Today, we mourn the loss of our beloved hue-changing beauties, as the TF2 community is forced to return to the world of monochromatic monotony that is normal paint. Spell enthusiasts new and old have had their favorite cosmetic toy taken from them in what could be considered the worst possible way to handle the entire situation (explained further below).
My losses include my once painstakingly-perfected Goldier, pictured below, as well as his Festive and Haunted variants meant for such illustrious occasions as the Christmas season (or infrequent snow map), Halloween, and Full Moons.
We magic-users have been deceived through silence, Valve’s lack of comment leading us to believe that this year’s festivities would simply fare identically to those of last year’s, and are now suffering the consequences of loving our craft. Some have declared that “those taking advantage of a glitch should expect this”, but I don’t believe this is even remotely accurate, for a myriad of reasons.
- Valve has clearly shown that they consider TF2’s economy to be of enough importance that they went as far as hiring an actual economist. Therefor, I think it was reasonable to assume that they wouldn’t pull out any drastic changes or item wipes to an item that people were paying upwards of several, several keys for. Each Die Job (a spell that shifts between gold and gray) from the sets shown above (as well as a pair of Teufort Tooth Kickers I’d prepared for the possible event of a third Misc. slot) ran about 7-8 keys apiece, which in my case totaled out to at least 42 keys.
- The items had already been circulating for a year, and if Valve had gone that long without interfering, why would they suddenly decide to start now? This argument is usually countered with “but they were obviously going to be a recurring item anyway”, but given that the initial expiration date the spells carried specifically mentioned a year-number, it seemed safe to assume that they would be differentiated from whatever batch of spells would be introduced or reintroduced during this year’s Scream Fortress.
- This doesn’t even hurt those who abused the glitch to make a profit. This here would probably be what bugs me the absolute most. Those of us who went out of our way to acquire these amazing things are being shafted, with our beloved loadouts only showing their true colors a small fraction of the entire year, while those who used them not as a form of art, not as a cool effect to be displayed, but as a tool to turn a profit, have gained their desired wealth and are free to use it as they wish, no matter what state the moon is in. If you hate traders, go on and hate traders. Seriously, some of them ARE absolute scum who would scam you out of an Unusual in a heartbeat if they thought they could get away with it. But don’t go around acting like they’re the ones being punished, when exactly the opposite is true.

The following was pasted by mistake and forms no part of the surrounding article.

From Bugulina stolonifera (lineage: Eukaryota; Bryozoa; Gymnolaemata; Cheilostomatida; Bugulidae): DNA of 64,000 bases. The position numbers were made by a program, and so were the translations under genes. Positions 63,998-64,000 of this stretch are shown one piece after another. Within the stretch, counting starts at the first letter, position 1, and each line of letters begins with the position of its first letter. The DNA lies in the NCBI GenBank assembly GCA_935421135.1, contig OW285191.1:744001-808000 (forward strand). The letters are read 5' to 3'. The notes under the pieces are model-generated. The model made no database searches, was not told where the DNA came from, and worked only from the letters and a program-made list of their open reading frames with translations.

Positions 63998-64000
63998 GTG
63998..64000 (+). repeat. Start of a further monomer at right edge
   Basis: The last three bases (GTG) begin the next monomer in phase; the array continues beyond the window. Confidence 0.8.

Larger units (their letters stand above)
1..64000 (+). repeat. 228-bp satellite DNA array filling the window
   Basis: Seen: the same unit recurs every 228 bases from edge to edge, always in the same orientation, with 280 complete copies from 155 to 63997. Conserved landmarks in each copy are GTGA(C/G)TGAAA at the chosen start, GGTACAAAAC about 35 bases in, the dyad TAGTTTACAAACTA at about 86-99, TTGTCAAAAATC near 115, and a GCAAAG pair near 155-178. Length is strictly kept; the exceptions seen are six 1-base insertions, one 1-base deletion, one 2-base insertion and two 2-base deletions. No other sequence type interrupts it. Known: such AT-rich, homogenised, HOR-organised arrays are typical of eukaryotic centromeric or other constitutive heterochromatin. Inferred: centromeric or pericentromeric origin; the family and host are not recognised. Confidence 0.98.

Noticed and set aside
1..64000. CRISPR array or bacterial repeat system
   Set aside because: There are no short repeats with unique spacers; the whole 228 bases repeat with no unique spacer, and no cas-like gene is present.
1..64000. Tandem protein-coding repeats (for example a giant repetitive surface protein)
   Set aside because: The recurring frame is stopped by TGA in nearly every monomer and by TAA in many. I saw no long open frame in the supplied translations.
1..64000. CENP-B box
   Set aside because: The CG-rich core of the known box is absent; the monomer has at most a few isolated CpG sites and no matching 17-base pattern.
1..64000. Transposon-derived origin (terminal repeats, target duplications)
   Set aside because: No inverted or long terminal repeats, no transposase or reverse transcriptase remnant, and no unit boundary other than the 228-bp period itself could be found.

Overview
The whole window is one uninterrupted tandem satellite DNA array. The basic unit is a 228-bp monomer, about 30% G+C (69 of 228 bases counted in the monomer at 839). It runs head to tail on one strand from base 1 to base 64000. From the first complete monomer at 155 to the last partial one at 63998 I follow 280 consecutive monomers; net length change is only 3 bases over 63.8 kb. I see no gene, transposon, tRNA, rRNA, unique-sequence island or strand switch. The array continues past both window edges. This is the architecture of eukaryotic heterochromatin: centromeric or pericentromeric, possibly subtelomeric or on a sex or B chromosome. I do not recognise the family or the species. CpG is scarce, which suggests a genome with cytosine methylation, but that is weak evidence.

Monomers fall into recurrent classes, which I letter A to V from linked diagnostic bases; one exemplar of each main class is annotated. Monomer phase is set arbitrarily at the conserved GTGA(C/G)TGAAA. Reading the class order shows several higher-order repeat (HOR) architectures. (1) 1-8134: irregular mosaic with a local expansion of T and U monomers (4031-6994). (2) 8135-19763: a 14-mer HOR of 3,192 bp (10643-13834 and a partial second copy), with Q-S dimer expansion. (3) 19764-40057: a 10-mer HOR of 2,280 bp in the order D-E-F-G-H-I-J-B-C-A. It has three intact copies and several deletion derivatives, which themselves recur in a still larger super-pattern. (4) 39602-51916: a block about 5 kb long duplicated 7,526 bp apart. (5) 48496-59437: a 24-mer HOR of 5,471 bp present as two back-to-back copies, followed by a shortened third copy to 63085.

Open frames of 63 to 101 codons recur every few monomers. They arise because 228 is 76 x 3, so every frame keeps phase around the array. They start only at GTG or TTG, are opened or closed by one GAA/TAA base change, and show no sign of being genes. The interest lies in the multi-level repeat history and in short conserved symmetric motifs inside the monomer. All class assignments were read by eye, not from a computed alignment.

So, when all is said and done, this could easily be considered one of Valve’s largest mishandlings of a non-issue in the realm of TF2, which, after the mess that was the Crusader’s Crossbow nerf, makes for two rather unsightly changes brought upon us by Scream Fortress 2013. At time of writing, already-acquired Halloween spells have been rendered untradeable, making them unusable to those who hoarded them rather than applied them to items during this Halloween season (in other words, the smart people who were doing what would have landed them permanent paint spells last year), and even paints applied during the interim period between the two periods of spooky splendor, those whose true colors most deserved to be seen on a permanent basis, have been made into Full-Moon-only spectacles that will never see the light of the non-costumed day.
Godspeed, Halloween spell paints. It was fun while it lasted, and I’ll certainly miss having my arduously-crafted item sets be that much more special to those who took the time to admire your beauty. Perhaps this is why Valve leaves updates to the community nowadays…